CSF Shunt Surgery
Listed below is the step by step procedure of CSF shunt surgery:
- What is CSF Shunt Surgery?
- Why is CSF Shunt Surgery Required?
- Pre-operative Preparation
- Day Before Surgery
- Procedure Day
- Methods/Techniques of CSF Shunt Surgery
- Post Procedure
- Risks and Complications
What is CSF Shunt Surgery?
A shunt is a device that can divert something from its mainstream, example in railways or in electrical circuits. Similarly, a brain shunt is a piece of narrow tubing that diverts the excess buildup of fluid in its compartments to other parts of the body.
Cerebrospinal fluid (CSF) is the shock- absorber of the brain which protects it from injuries, also provides it nutrition and immunity. Excess fluid (CSF) buildup in the brain increases the intracranial pressure which can lead to development of severe neurological deficiencies.
To prevent these problems from worsening, a CSF shunt is placed in the ventricle (a communicating cavity in the brain) and some of the CSF is diverted to other parts of the body to relieve the brain of extra pressure.
Why is CSF Shunt Surgery Required?
To put it simply, anyone suffering from a condition which causes an increase in the intra-cranial pressure or excess CSF buildup, will be considered as a candidate for CSF shunt surgery.
Here is a list of conditions that may require C shunt surgery as treatment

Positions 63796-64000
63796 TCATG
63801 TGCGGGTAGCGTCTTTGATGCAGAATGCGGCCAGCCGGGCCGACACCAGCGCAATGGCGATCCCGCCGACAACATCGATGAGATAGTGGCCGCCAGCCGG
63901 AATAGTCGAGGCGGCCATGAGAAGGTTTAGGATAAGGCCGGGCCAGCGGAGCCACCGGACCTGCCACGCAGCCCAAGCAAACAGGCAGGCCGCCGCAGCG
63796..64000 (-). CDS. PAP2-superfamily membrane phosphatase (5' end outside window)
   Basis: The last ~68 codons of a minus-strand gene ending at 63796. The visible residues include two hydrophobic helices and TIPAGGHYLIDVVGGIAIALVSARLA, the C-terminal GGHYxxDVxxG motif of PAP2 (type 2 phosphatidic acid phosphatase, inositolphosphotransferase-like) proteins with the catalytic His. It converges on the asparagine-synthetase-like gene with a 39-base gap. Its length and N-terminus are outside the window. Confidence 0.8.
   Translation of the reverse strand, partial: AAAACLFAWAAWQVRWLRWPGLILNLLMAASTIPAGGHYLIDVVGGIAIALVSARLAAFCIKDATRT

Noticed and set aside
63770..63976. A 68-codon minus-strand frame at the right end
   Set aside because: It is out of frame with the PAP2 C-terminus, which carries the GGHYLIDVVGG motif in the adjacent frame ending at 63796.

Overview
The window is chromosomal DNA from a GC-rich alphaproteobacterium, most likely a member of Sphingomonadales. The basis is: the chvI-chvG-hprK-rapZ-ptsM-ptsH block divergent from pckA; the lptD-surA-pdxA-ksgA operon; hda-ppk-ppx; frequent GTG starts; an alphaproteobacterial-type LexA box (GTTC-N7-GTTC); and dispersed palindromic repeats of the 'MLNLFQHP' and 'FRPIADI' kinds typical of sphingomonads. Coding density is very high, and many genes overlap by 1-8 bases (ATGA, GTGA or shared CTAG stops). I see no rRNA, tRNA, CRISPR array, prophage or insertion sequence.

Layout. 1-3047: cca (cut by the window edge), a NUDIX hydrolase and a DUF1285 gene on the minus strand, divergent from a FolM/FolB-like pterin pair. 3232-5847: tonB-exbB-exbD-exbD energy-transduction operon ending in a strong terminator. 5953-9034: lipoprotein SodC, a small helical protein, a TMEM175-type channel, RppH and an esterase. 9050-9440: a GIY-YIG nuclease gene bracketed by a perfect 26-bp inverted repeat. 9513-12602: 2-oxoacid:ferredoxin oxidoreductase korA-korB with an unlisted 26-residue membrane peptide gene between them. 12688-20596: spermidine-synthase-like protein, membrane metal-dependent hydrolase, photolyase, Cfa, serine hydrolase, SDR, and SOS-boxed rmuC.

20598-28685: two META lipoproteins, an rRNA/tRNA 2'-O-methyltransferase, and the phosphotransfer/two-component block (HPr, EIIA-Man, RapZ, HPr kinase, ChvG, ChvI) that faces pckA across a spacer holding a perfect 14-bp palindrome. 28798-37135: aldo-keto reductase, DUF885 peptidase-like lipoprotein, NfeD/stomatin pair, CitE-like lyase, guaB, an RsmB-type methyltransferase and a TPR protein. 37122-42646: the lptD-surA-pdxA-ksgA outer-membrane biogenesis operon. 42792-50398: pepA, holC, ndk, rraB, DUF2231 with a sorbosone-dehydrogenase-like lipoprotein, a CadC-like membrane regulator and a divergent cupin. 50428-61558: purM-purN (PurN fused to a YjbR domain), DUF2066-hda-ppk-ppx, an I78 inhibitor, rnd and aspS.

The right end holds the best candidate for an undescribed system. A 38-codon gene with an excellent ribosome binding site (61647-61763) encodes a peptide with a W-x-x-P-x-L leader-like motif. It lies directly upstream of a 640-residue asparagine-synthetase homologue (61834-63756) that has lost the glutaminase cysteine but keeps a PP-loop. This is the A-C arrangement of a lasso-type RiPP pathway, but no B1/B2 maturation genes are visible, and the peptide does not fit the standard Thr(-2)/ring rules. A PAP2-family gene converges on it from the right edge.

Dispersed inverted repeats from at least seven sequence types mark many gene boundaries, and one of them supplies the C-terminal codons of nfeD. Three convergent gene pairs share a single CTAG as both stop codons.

- Hydrocephalus: It is the abnormal accumulation of cerebrospinal fluid in the brain, leading to increase in the intracranial pressure. Few types are considered here
- Congenital Hydrocephalus: Genetic abnormalities that increase the fluid content in the brain.
- Post-Hemorrhagic Hydrocephalus: This is bleeding into the brain cavities (ventricles) that blocks the flow of CSF.
- Normal-Pressure Hydrocephalus: The lateral cerebral ventricles expand and result in brain malfunctioning.
- Tumor: Benign (localised) and malignant (not localised) tumors of the brain in the regions of ventricles, spinal cord and posterior fossa (back inside the skull) can cause CSF blockage.
- Craniosynostosis: A genetic disorder where the sutures (the region where two bones join together) close earlier than expected and this results in a small cranial cavity. This small skull cavity has difficulty in accommodating the extra CSF which again increases the intracranial pressure.
- Meningitis: It is the inflammation of the coverings of brain (dura, pia and arachnoid). The scarring and inflammation because of meningitis inhibits absorption of CSF.